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Hackers devise new online tricks

If you are a facebook user, then read on!

Nneoma Okwuonu, a student of University
of Uyo, got home from classes one afternoon, after an exhaustive
marathon of lectures. Just as she was contemplating what to have for
lunch, she heard a beep from her phone.
She opened the message, which turned out
to be a notification from her friend on Facebook. The message asked her
to click on a particular link and learn how to make fast money without
stress. She clicked on the link, and was redirected to another website,
where she signed up on the business portal to begin the process of
making money.
Concerned about the welfare of her
friends, she sent the link to them, so that they could also make the
‘cool cash’ which she was about to make.
A few minutes later, she got a
notification that her account had been compromised.
“A trusted friend sent a link to me,
inviting me to click on it to make money. I was referring my friends on
Facebook to ‘like’ and open the link too. After about two minutes, I saw
a pop-up message on my screen which read: ‘Your Facebook account has
been phished,” Okwuonu said.
“I could not access my account. The
hacker barred me from using it till date, and the worst is that he is
still manipulating that account,” she stated.
For Light Nwankwo, who is a marketing
executive with a bank in Port Harcourt, he woke up one morning to see an
unusual electronic mail message from his uncle, asking him to lend him
some money.
Nwankwo said, “I got an electronic
message from my uncle, Augustine Udeh, saying he had a car waiting at
the wharf for clearance and needed about $1000 to clear it. Knowing that
he could not ask me for such, I called him to tell him that his account
had been hacked. He had to change the password, but almost immediately,
they gained access to it again and sent viral messages to all his
contacts.”
Udeh, who was a former top  government employee, risked having his information and government secrets  divulged to the hackers.
About three weeks ago, a Lagos State
University graduate allegedly cloned the Facebook accounts of the
Minister of Finance and Coordinating Minister of the Economy, Ngozi
Okonjo-Iweala; wife of the Lagos State Governor, Abimbola Fashola; wife
of the Minister of the Federal Capital Territory, Aisha Bala Muhammed;
and the Director, Abuja Geographical Information Systems, Jamilah
Tangaza, and used these accounts to solicit money.
Also, a young man was arrested recently
for allegedly impersonating a monarch on Facebook. He was arrested when
he went to withdraw some money from one of his victims.
According to a social media expert, Femi Lawore, social network accounts are mostly hacked through phishing.
“Victims get a mail or a post on their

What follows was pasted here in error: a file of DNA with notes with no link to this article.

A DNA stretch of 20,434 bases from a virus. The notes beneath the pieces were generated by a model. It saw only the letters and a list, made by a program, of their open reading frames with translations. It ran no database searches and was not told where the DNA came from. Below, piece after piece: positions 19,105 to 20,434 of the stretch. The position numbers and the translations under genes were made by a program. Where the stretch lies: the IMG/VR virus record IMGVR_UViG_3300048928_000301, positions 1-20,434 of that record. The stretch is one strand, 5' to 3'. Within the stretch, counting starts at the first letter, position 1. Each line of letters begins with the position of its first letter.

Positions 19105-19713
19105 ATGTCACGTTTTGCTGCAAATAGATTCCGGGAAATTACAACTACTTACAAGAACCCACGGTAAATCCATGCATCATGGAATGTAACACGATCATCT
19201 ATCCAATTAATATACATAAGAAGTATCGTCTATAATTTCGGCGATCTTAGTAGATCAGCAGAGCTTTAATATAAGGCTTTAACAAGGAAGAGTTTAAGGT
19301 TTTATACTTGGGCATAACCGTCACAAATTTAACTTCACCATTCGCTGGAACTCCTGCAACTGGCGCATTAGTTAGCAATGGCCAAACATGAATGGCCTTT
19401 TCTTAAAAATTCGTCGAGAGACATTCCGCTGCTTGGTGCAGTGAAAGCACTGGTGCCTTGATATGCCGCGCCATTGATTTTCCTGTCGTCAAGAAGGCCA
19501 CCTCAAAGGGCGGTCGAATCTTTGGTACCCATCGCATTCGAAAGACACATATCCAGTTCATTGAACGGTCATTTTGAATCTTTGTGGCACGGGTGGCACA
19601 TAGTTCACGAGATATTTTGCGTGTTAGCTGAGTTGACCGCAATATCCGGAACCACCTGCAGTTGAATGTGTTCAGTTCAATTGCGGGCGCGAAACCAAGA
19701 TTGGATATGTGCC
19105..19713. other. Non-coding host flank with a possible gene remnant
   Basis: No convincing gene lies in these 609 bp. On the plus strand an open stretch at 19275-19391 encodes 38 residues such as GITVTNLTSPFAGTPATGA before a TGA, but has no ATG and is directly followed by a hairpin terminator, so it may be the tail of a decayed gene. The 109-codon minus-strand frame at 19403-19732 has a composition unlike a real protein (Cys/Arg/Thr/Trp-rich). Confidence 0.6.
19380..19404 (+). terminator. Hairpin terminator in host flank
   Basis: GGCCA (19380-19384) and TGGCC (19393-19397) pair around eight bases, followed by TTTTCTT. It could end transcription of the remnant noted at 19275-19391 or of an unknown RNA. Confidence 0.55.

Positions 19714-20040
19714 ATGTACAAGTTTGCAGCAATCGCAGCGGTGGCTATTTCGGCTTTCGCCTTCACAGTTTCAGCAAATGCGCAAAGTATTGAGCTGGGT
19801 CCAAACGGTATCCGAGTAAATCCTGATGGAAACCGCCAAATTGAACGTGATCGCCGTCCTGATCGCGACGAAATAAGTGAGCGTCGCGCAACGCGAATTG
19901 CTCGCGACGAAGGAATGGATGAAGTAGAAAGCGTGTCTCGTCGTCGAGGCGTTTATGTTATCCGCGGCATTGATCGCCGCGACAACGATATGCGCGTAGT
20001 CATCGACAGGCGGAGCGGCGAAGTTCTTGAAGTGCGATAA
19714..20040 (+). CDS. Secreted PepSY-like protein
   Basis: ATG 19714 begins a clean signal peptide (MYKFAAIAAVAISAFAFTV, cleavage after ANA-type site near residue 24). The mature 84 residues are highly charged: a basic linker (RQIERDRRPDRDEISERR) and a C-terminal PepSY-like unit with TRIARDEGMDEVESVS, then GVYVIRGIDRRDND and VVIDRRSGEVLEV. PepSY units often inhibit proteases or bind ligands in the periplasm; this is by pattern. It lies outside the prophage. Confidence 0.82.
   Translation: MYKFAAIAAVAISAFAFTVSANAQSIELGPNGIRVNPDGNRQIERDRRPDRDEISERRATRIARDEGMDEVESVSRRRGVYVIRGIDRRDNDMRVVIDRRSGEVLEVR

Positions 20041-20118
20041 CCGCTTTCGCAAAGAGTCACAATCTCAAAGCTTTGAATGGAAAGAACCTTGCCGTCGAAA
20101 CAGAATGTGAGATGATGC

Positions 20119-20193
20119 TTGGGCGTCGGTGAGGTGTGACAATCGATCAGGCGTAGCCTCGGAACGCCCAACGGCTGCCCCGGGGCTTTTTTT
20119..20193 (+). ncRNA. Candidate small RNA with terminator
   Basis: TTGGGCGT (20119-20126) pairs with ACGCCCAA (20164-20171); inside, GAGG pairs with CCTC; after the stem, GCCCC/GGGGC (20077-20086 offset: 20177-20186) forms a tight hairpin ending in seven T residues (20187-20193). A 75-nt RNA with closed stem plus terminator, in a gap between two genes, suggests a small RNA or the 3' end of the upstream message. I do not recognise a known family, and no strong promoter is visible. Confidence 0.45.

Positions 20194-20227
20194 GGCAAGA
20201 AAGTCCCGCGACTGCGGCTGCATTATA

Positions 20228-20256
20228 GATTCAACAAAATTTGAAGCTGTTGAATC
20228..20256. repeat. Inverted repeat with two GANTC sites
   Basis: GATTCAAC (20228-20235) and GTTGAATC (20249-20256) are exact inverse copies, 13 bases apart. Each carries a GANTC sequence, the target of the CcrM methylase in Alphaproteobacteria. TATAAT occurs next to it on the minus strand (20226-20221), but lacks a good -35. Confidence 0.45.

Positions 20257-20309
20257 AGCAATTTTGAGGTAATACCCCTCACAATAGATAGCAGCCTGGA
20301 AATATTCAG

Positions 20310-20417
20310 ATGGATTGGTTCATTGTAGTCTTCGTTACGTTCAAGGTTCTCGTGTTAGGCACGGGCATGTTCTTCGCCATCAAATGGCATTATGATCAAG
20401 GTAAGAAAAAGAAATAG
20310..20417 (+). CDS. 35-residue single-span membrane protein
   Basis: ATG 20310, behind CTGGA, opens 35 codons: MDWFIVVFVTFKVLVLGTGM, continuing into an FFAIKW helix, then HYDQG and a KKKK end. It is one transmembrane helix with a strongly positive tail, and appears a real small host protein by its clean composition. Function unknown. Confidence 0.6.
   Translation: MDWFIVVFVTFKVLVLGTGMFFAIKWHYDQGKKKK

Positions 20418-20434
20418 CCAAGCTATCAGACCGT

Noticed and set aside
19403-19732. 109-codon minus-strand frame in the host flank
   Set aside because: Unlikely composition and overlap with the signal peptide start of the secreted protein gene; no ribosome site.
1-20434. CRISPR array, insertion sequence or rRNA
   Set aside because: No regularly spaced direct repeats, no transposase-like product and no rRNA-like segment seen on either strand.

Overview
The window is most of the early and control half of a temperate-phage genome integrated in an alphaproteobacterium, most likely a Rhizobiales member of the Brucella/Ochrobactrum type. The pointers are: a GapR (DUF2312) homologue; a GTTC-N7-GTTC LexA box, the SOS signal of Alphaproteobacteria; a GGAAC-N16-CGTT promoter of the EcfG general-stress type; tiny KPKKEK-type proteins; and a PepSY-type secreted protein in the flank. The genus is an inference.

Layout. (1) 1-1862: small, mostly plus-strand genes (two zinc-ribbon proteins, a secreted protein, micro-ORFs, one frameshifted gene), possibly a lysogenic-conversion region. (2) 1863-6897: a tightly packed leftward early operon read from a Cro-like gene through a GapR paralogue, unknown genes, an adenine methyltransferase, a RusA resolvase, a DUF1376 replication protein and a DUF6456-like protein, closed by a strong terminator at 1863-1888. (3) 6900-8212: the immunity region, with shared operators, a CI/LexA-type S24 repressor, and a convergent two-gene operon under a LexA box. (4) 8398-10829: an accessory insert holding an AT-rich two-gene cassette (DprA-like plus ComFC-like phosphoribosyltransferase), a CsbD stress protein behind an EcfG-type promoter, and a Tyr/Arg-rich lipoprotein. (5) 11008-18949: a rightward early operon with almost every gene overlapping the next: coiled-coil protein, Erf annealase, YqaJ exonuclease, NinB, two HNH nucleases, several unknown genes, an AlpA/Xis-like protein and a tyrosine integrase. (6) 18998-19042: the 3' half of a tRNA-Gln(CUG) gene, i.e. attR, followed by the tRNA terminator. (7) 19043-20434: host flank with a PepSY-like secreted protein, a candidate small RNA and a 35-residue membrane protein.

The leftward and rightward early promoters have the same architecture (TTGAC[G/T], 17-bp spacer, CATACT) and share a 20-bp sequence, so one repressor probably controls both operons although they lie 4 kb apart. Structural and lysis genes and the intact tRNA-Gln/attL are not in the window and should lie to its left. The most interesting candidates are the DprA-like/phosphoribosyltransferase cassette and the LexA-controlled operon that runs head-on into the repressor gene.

walls telling them to view something of interest on social media through
a link. When they click on the link, it tells them to sign into their
social network account or a social media application. Usually, these
links do not lead to the real social media page.  When they submit their
social network login credentials, they are submitting it to hackers.
“Another popular way to have social
media accounts hacked is to use unsecured Internet connections or
computers (virus or malware infected computers). Through this, hackers
can hijack sessions and even lock the user out or change their
passwords, sniff unencrypted passwords and have it sent to them through
that same system, unknown to the computer user,” he said.
He added that some people reveal too much about themselves on social media making their passwords guessable.
Similarly, Sobowale Temiloluwa, a
digital risk management consultant, said online identity theft is the
fastest growing area of social media scam. “First is social hacking,
where a person hacks into social network accounts and starts soliciting
funds from the victim’s friends,” he said.
According to him, soliciting is done in
such a genuine way that the victim’s friends will come to his aid not
knowing his identity had been stolen.
“The second is through a duplicate
identity where a hacker creates another profile or page like the
victim’s and uses all his information (picture, school, date of birth
etc). The hacker then looks for people on the network that have similar
information and adds them. Friends unaware of this scam accept friend
requests from the hacker, then the impersonation and solicitation
begins,” he added.
The Lagos State Police Public Relations
Officer, Ngozi Braide, said the police have been making arrests relating
to impersonation and social media crime, but she did not give specific
statistics.
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